After enduring a year for the history books , investors in U.S. stocks may get a nice surprise at its tail end.
“Although investor focus is certainly on the election and reporting season, we think we could see an Early January Effect,” wrote Jefferies strategists in a recent note.
The “January effect” refers to the tendency of stocks to return much more in that month than others – an average gain of 1.8% in the first month of the year versus 0.7% in other months , according to a 2019 MarketWatch analysis – as investors sell losing stocks at the end of the year to lock in tax losses, and then buy them back after the calendar turns.
“We think an early January Effect is driven by the fact that investors may be reluctant to sell their winners while in their 2020 fiscal year and generate a large capital gains tax when it has been a tough year,” the Jefferies analysts wrote. “They may be holding onto these gains until their fiscal years roll to 2021 and for many funds, that date is October 31st.”
But, the team notes, the “January” effect has in recent years become a bit more fuzzy, and not just confined to the one month. “With the advent of mutual funds and the moving up of their tax year-end, the January Effect has come into play earlier,” they explained.
If their thesis holds, it could mean some underperformers – particularly small-capitalization stocks – catch a second wind. Over the past 34 years, the Jefferies’ analysis finds, small-caps usually beat large-caps over the upcoming three months, by an average of 90 basis points. That margin widens when small has lagged large in the first 10 months of the year, as has been the case in 2020.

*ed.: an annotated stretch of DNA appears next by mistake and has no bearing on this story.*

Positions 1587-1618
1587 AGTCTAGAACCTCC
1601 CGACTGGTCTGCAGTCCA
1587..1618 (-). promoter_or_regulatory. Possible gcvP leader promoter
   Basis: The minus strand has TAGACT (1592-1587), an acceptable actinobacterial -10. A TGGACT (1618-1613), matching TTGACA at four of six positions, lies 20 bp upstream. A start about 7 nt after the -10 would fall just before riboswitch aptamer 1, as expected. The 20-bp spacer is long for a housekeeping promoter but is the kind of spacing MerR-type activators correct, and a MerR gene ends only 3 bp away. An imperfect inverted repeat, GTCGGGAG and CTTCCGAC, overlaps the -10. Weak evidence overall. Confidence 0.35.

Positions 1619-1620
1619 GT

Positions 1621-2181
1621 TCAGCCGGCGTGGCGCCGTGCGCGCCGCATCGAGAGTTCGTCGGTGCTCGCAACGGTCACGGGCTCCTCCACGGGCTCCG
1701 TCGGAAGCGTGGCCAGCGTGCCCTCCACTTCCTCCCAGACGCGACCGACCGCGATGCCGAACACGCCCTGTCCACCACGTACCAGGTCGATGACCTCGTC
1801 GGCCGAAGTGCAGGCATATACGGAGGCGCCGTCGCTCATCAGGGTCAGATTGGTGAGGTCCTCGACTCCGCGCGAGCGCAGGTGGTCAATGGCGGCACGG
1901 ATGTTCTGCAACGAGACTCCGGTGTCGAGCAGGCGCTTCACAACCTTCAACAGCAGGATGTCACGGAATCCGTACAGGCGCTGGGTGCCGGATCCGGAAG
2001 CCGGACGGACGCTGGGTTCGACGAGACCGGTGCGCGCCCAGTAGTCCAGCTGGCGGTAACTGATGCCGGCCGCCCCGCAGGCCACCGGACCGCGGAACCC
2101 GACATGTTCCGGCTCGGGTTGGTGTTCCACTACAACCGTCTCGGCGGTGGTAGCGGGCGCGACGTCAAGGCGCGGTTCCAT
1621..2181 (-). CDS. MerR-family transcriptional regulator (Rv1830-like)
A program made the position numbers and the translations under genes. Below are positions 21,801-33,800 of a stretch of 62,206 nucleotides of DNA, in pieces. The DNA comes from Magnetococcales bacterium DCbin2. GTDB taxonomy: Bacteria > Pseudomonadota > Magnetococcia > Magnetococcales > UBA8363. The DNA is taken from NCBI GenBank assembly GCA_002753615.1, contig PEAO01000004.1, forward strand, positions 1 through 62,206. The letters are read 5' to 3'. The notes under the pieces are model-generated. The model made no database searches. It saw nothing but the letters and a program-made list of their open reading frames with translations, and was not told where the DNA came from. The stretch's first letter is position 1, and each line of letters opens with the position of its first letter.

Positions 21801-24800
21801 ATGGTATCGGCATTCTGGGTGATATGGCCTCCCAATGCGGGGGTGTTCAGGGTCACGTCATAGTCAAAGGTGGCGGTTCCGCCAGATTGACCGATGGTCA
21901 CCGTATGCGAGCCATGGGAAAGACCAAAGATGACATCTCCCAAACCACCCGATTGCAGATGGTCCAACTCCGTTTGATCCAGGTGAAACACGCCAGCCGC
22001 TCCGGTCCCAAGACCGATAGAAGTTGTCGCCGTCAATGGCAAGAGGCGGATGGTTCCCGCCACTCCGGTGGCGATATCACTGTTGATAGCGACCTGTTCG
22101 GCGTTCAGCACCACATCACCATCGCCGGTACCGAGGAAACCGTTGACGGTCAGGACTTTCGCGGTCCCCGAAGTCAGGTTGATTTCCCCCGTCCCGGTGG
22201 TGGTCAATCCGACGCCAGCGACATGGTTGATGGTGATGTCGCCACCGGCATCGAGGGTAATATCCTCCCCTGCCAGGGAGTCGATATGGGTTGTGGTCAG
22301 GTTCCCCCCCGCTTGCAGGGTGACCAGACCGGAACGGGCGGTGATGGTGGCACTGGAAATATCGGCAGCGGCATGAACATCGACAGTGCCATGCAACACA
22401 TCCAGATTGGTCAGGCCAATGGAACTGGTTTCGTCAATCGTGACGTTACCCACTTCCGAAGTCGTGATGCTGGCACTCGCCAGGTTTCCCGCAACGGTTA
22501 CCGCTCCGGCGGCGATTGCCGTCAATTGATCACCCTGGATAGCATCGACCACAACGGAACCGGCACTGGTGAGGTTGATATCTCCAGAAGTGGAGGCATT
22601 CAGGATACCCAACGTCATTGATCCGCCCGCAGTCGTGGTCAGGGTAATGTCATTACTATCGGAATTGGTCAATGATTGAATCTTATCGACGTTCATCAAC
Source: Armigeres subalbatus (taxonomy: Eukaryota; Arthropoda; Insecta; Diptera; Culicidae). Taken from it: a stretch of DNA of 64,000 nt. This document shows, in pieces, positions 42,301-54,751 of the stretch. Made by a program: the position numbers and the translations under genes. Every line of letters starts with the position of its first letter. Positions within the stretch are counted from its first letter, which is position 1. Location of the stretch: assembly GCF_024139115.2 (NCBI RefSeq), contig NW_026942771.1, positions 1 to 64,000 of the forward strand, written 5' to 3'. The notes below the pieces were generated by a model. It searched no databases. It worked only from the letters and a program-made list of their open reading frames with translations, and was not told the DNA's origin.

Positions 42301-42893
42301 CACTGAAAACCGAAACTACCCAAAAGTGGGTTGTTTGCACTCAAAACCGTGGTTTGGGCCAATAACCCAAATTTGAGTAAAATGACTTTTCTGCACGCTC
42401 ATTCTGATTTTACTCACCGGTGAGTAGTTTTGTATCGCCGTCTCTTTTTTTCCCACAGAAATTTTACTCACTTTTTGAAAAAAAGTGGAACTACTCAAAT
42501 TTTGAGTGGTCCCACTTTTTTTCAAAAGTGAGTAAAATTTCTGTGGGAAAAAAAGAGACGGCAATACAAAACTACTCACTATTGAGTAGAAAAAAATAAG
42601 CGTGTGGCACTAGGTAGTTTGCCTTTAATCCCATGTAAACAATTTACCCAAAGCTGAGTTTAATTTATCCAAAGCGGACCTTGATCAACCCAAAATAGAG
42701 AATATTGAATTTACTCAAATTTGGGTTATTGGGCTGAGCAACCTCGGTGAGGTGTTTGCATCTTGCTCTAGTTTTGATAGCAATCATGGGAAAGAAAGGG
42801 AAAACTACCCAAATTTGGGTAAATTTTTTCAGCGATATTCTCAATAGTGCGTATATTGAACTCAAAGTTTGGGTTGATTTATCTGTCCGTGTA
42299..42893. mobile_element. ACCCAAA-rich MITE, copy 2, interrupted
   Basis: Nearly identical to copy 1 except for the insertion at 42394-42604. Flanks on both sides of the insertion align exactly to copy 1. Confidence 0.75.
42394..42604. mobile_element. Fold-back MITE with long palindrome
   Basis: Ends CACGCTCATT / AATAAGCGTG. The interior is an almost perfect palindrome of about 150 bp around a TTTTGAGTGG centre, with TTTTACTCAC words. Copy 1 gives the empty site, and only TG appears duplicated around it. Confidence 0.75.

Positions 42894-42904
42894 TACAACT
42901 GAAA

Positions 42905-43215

“We also looked at the last 8 elections and small tends to bounce sharply over next three months when this event is behind us,” they wrote.
It is worth noting that small-caps, as measured by the Russell 2000 /zigman2/quotes/210598147/delayed RUT +0.56% index, have recently started to outperform bigger stocks. The Russell is up more than 9% in the past month, compared to a 3.1% gain for the S&P 500 /zigman2/quotes/210599714/realtime SPX +0.24% , for example.
Many investors have been itching for an opportunity to rotate away from the giants of the market – the Nasdaq Composite /zigman2/quotes/210598365/realtime COMP +0.92% has gained 27% in the year to date – and toward less-pricey options. If the “January” effect morphs into a “late-year” effect, it could be just the right time for it.